Goodreads helps you keep track of books you want to read.
Start by marking “Brave New Work: Are You Ready to Reinvent Your Organization?” as Want to Read:
Brave New Work: Are You Ready to Reinvent Your Organization?
Enlarge cover
Rate this book
Clear rating
Open Preview

Brave New Work: Are You Ready to Reinvent Your Organization?

4.11  ·  Rating details ·  170 ratings  ·  24 reviews
"This is the management book of the year. Clear, powerful and urgent, it's a must read for anyone who cares about where they work and how they work."
--Seth Godin, author of This is Marketing

"This book is a breath of fresh air. Read it now, and make sure your boss does too."
--Adam Grant, New York Times bestselling author of Give and Take, Originals, and Option B with Sher
Hardcover, 304 pages
Published February 19th 2019 by Portfolio
More Details... edit details

Friend Reviews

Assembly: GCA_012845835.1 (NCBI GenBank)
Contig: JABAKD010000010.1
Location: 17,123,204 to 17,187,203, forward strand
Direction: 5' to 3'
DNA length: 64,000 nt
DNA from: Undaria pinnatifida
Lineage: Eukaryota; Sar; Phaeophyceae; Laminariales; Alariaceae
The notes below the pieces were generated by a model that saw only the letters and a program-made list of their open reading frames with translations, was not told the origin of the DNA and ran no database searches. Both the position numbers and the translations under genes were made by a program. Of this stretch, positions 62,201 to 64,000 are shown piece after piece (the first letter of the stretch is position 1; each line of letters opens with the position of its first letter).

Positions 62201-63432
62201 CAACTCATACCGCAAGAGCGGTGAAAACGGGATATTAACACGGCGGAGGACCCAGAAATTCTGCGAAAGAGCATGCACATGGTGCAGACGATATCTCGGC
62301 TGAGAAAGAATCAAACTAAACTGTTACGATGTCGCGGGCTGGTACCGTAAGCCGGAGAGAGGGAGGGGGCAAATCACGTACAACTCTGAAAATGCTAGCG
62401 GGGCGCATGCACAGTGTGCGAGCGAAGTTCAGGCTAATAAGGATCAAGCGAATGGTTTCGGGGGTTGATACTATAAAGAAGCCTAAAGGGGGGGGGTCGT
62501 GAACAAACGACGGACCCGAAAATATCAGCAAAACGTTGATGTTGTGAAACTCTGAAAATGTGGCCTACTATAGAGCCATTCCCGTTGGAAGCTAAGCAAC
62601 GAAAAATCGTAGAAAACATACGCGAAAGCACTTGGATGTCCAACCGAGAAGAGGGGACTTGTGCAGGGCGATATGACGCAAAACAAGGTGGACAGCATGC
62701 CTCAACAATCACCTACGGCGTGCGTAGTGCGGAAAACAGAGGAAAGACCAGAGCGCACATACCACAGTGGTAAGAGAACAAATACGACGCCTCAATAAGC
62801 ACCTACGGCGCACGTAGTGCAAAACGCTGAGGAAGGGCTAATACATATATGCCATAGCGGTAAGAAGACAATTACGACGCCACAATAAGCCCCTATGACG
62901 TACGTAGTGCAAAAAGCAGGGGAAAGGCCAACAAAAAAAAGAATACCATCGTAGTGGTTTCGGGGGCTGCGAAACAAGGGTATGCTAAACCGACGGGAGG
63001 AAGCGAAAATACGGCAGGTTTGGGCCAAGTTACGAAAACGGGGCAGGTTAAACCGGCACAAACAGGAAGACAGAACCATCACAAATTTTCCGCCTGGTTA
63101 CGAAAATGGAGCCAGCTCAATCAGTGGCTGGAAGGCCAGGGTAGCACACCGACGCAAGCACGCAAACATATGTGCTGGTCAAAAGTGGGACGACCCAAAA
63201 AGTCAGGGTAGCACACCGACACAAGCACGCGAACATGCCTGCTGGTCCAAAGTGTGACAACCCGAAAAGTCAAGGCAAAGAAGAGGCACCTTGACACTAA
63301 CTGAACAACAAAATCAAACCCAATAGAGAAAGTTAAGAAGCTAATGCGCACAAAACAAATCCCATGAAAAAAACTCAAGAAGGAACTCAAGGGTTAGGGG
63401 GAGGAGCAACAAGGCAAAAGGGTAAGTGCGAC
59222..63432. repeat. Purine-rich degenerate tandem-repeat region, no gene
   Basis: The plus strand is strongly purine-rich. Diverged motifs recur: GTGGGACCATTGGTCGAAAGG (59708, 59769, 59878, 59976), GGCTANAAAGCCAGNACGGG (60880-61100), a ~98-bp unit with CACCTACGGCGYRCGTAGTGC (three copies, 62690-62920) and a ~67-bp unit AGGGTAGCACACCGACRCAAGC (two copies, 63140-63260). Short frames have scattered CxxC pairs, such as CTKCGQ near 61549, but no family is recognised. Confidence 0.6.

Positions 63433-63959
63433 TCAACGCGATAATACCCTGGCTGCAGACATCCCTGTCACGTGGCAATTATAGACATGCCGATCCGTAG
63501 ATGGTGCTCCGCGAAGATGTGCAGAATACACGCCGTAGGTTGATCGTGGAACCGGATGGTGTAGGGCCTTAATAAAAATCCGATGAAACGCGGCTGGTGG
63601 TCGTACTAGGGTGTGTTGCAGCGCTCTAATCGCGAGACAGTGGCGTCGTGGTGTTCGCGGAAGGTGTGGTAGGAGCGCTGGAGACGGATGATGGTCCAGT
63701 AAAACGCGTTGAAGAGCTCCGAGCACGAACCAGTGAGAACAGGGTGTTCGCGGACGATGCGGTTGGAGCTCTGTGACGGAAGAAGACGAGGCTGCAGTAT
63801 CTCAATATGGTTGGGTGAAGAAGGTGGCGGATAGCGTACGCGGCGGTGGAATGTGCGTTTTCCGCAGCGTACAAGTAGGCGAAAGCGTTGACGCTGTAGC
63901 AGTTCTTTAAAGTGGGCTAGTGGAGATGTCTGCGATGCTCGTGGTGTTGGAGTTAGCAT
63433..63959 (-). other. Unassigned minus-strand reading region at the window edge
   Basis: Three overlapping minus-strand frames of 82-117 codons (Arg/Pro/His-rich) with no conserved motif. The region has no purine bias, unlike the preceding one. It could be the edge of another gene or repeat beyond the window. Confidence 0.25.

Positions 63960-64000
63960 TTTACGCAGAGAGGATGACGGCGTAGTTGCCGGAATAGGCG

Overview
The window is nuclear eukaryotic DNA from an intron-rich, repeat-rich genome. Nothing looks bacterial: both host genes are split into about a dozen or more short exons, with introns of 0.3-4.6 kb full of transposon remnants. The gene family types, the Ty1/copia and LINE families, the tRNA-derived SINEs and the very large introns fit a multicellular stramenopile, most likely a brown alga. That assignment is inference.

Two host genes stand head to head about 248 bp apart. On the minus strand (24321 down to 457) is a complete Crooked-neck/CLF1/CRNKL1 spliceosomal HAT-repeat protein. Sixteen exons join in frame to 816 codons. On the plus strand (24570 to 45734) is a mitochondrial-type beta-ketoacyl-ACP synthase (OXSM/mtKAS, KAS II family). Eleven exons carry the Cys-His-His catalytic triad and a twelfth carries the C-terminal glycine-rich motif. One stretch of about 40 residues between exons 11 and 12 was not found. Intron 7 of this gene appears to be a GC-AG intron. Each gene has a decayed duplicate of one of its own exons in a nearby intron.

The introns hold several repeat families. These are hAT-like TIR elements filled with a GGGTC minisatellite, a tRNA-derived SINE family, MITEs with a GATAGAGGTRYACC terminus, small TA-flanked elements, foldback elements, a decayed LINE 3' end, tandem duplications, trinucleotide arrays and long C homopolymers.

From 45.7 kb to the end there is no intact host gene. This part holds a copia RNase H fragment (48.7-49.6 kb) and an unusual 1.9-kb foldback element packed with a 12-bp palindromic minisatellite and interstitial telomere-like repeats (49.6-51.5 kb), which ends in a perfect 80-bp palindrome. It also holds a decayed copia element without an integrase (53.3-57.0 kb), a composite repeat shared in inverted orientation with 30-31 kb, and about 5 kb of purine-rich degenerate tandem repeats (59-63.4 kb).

To see what your friends thought of this book, please sign up.

Reader Q&A

To ask other readers questions about Brave New Work, please sign up.

Be the first to ask a question about Brave New Work

This book is not yet featured on Listopia. Add this book to your favorite list »

Community Reviews

Showing 1-30
4.11  · 
Rating details
 ·  170 ratings  ·  24 reviews

More filters
Sort order
Tim Casasola
Aug 31, 2018 rated it it was amazing
Shelves: favorites
If you are a leader or change agent who is fired up to drive actual change in your organization, this book is for you. Not only will you nod your head to the fact that our current way of working isn’t fit for today’s world, you’ll be inspired by brave organizations that work in better ways. Most of all, you’ll leave with a clear idea for how to facilitate an organization towards its continuous evolution.
Jurriaan Kamer
Aug 29, 2018 rated it it was amazing
Shelves: the-ready-canon